gonna be a GREAT weekend.

The first half of the drive was relatively non-eventful, good
conversation or good soundtrack and occasionally both. Shortly shy of Gilroy on the 5 north I was looking into the side mirror and I watched as sleeping bags and pillows shot out from the top of the van. Apparently a small plastic latch broke and our pod opened up, spewing out personal belongings. I didn’t see anything that was mine, so I was willing to keep driving, but the screams of others suggested I pull over. I was concerned that we were going to have a Lethal Weapon 2 moment (spoiler alert), like when the surfboard shoots off some dude’s roof rack and decapitates a bad guy and Mel Gibson says “Wipe Out.” Though I would have said “Surf’s Up”, but that’s just me. Now if a guitar shot out of our roof rack and ripped some guys head off what would does an action hero say “Ripping Solo”, “Eddie Van Impalen”, “Nice Axe” or “That was a face melter, literally.” I’m down for suggestions on that one. Oh wait, I got this. “Your guitar lessons over!”

Fortunately, we just lost sleeping bags and our trailing clown car was on it. Though they were beyond the sight of our rearview mirror, I imagined some bold and daring darting through interstate 5 traffic to retrieve Josh’s neck pillow and a sleeping bag. We pulled off on the Highway,
let Josh get his Macgyver on and fix the pod with duct tape, an extension cord and a peanut. And we were off again.

It was surreal watching Josh’s repair work. The place we pulled off would have been an ideal set if you were recreating a documentary of the dustbowl. The winds whipped rapid, the sun beat down and the dust filled the air. Josh surfed the roof of the van as a silhouette while the rest caught heat and cigarettes.

Pressed on, but this time we had some stowaways. Somehow, within the brevity of that instant pull off, we acquired about 50 flies. I’m pretty sure they recognized the cultural and literal drought of their surroundings and sensed we were bound towards greener pastures (or that we had food) so they decided to tag along. I’m sure at least one made it to Quincy, the rest were forced through
windows at 80 miles per hour. Their efforts to cling on were noticed.

Shortly after we released our unwanted guest we stopped for gas and food. This is where, for the first time since September of 1999, I ate some fast food. KFC was speaking to me, $3 for 2 fat pieces of chicken, corn and mashed potatoes seemed beyond reasonable, especially
considering at the same list of titles Whole Foods that might cost you a couple of months rent, though it would be heady organic free range wheat free down tempo chicken. What appeared to be a great idea at the time haunted my stomach and the air within the van for the next several hours, the low moaned rumbling reminder that will hopefully last me the next decade of gas station decisions and speedy meal abstinence.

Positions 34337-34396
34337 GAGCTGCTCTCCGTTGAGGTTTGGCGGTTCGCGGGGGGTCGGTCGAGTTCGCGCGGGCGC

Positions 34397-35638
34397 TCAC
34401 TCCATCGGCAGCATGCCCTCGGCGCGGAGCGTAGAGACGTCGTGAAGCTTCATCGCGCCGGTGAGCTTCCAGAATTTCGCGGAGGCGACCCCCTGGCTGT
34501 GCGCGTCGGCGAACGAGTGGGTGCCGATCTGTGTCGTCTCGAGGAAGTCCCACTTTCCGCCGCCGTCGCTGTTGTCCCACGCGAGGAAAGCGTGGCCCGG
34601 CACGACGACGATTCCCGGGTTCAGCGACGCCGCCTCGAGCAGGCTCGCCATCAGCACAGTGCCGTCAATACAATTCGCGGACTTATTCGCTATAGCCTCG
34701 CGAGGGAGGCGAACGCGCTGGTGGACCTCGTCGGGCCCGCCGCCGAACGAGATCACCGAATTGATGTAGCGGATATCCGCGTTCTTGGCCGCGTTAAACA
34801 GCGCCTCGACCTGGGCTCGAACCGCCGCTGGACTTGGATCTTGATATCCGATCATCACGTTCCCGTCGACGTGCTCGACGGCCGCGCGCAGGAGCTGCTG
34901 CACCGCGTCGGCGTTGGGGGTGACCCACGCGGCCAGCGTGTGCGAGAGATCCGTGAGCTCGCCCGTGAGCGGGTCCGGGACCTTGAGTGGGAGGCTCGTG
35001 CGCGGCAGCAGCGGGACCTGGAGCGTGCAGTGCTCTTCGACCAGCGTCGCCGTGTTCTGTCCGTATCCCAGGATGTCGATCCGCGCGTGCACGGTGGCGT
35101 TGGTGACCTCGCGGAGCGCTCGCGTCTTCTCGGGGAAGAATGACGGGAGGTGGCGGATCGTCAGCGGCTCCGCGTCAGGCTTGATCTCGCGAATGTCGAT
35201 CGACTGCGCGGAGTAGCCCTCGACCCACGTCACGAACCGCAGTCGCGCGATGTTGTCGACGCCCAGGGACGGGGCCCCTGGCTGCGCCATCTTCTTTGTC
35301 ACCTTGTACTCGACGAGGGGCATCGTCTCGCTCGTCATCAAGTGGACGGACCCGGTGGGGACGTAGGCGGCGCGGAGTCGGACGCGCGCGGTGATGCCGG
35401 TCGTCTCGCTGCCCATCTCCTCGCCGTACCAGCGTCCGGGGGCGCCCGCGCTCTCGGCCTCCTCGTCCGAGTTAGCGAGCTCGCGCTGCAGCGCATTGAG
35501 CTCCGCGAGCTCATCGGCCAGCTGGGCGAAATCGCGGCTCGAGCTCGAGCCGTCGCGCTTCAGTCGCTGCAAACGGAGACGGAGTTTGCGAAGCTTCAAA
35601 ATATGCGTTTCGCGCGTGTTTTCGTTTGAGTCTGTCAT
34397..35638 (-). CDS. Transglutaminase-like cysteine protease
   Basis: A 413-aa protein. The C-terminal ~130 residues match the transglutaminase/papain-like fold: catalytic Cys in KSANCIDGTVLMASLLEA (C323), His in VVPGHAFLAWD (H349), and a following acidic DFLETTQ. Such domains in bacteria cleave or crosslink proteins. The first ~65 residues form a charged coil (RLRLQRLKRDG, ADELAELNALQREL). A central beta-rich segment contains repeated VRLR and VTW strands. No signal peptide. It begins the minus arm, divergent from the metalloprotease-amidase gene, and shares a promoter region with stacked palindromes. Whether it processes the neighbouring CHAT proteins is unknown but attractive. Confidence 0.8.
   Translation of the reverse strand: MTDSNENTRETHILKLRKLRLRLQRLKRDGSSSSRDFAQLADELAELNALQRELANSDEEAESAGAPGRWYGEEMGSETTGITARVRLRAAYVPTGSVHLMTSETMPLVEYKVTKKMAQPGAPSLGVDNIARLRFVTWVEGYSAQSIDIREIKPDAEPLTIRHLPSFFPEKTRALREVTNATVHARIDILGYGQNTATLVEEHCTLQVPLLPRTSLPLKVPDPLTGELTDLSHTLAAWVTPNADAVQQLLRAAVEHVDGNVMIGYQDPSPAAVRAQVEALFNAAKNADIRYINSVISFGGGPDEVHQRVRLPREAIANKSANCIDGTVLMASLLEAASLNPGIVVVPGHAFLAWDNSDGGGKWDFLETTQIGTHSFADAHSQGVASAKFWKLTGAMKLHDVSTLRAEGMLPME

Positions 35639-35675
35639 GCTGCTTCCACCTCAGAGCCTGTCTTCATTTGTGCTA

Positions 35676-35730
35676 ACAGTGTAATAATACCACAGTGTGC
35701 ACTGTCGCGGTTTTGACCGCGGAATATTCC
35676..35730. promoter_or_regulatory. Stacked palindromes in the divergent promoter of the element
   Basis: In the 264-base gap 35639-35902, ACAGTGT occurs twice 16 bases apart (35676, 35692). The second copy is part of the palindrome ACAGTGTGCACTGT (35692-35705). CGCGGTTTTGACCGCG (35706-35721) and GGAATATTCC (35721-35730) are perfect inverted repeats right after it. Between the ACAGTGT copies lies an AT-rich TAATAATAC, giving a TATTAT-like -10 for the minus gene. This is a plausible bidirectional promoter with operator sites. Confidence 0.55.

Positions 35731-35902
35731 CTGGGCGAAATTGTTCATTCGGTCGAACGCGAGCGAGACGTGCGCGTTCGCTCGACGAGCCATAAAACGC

Late that night after 13 hours of driving, some L.A.
traffic, enough bathroom stops to satisfy the needs of ten misaligned bladders and one near disastrous deer encounter, we were safe beneath the fresh mountain air of Quincy California.

I woke up early the next morning. I guess I should say I got up, more than woke up cause I didn’t really sleep the night before. I was excited and nervous and had rapidly streaming orbit of all thoughts keeping me awake. For my last band High Sierra was pretty much the key to everything we were able to do. Every show we played outside San Diego for our entire post high sierra career involved someone saying “hey, you guys were great at high sierra.” It opened up door after door to new ears and its impact was very clear and tangible.

We’d be opening the fest, which worked to our advantage. All the people that were there were ready for some music, even if it was to be delivered shortly after the sun crept over the canvas. Our job would be to create a sound magnetic enough to pull people away from setting up their tents, to bait them out of hangovers with potency, to distract passers by from their initial destination, to be more alluring than a breakfast burrito. So at 6 a.m. I walked alone through quiet woods and empty streets, contemplating and imagining how the battle would unfold. I even conjured up a pep talk to deliver to the band, it was somewhere between Vince Lombardi, Theoden from Return of the King and Mike Tyson’s crazy ass. But I was so exhausted by the time our set came around I said something to the likes of “lets get em guys” or something equally anti-climactic. Either way, it worked, we came out the gate swingin, made friends with new ears and then relaxed into the weekend.